In contrast, the attraction between Sweyn, the archetypal masculine ideal, and White Fell in Housman’s “The Werewolf” is based on Sweyn’s belief that he has found his equal in female form. White Fell is described as having masculine traits, certainly in her strength and her clothing – which we later discover allows her to uncover her legs to run faster. She proclaims not to be afraid of man or beast, though both are afraid of her. In an inversion of the maternal instinct, or the role of ‘the angel by the hearth’, White Fell does not nurture the weakest in the group but feeds on them reminiscent of the very animal into which she can transform: the wolf. She is accepted as a female ‘victim’ and ushered into the feasting hall where she can use her position to seek out her victims. She offers both the young boy and the old lady a kiss. The meaning of this is unclear: is she marking them? Or does their willingness to be taken in by her beauty, mean that they are marking themselves? Certainly, her next victim is Sweyn who is entirely consumed by his attraction to her.
Sweyn’s brother, Christian, is the only character, other than the old dog Tyr, not to be taken in by the appearance of White Fell. However, his message is not taken seriously. Sweyn mocks his interest in old wive’s tales – calling to mind the Enlightenment’s rejection of superstition which coincided with the rise of the Gothic. Christian is not as strong, or masculine as Sweyn and his interest in myth and legend is feminised whereas Sweyn’s reason and logic are shown to be masculine ideals. This is undercut with the end of the text when Christian is shown to be correct and Sweyn must live with his guilt embodied in the symbolism of him having to carry the body of Christian, frozen in the shape of the cross, back to his community. (The religious allegory is not subtle).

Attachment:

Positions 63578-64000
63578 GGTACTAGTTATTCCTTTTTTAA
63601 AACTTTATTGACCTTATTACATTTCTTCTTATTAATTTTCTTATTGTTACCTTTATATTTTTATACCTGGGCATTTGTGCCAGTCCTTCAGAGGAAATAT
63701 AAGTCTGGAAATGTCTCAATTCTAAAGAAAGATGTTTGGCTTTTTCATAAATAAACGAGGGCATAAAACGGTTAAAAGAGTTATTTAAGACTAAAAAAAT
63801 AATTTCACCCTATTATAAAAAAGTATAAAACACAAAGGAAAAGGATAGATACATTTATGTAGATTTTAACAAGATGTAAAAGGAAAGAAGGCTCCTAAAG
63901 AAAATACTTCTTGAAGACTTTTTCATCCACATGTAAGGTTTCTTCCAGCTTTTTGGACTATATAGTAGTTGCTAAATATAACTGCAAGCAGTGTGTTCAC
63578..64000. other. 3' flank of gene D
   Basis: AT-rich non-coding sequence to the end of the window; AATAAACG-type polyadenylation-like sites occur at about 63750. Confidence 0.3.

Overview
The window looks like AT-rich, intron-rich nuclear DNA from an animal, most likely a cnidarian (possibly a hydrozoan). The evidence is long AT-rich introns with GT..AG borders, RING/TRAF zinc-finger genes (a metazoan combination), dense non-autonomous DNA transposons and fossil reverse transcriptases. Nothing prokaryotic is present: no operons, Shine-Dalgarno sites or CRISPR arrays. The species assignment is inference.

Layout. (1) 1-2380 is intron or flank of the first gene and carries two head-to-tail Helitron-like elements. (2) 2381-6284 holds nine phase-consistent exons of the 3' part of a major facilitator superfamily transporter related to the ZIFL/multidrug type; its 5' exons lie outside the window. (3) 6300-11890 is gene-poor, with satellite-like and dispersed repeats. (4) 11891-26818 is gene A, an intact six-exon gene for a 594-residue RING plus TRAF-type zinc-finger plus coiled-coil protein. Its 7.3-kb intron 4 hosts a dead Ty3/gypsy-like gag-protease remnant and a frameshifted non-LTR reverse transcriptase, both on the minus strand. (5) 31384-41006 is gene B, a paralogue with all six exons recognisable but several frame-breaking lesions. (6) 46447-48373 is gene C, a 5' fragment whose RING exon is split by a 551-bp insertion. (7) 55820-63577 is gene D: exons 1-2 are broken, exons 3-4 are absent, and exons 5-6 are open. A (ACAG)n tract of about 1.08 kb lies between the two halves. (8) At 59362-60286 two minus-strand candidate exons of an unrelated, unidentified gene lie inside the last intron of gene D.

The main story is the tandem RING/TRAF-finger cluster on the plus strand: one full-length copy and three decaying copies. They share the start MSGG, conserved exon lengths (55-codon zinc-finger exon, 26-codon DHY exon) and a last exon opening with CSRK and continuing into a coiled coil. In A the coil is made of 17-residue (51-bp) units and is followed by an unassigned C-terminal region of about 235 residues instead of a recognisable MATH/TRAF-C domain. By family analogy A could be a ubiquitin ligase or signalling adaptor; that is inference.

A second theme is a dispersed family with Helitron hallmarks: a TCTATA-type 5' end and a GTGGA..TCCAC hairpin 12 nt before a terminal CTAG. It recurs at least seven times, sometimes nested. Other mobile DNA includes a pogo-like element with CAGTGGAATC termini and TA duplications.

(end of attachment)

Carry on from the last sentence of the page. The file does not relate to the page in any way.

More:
There was also discussion about whether “The Werewolf” could be called a Gothic text. When contrasted to “The Stone Chamber”, it certainly seemed to lack the central qualities, instead reading as a pseudo-Anglo Saxon/ Scandinavian tale. The setting was non-specific in time and place though it felt medieval. Was the appearance of a werewolf enough to make it a Gothic text? Yet, early Gothic texts were often set in the past as well as inforeign countries, in part to make the superstitious/ supernatural qualities seem more believable. It romanticised the narrative – this temporal and geographical space slowly gets eroded during the 1800s until the monster is in our living room. You could argue that this is still the case – certainly with the recent accusations of the domestication of the Gothic.
These two texts held up archetypes of both monstrous femininity as well as the difference between the vampire and the werewolf. The vampire is quicker to be domesticated and become a regular member of the Gothic family, where the werewolf stays out in the wilds of myth and legend for longer.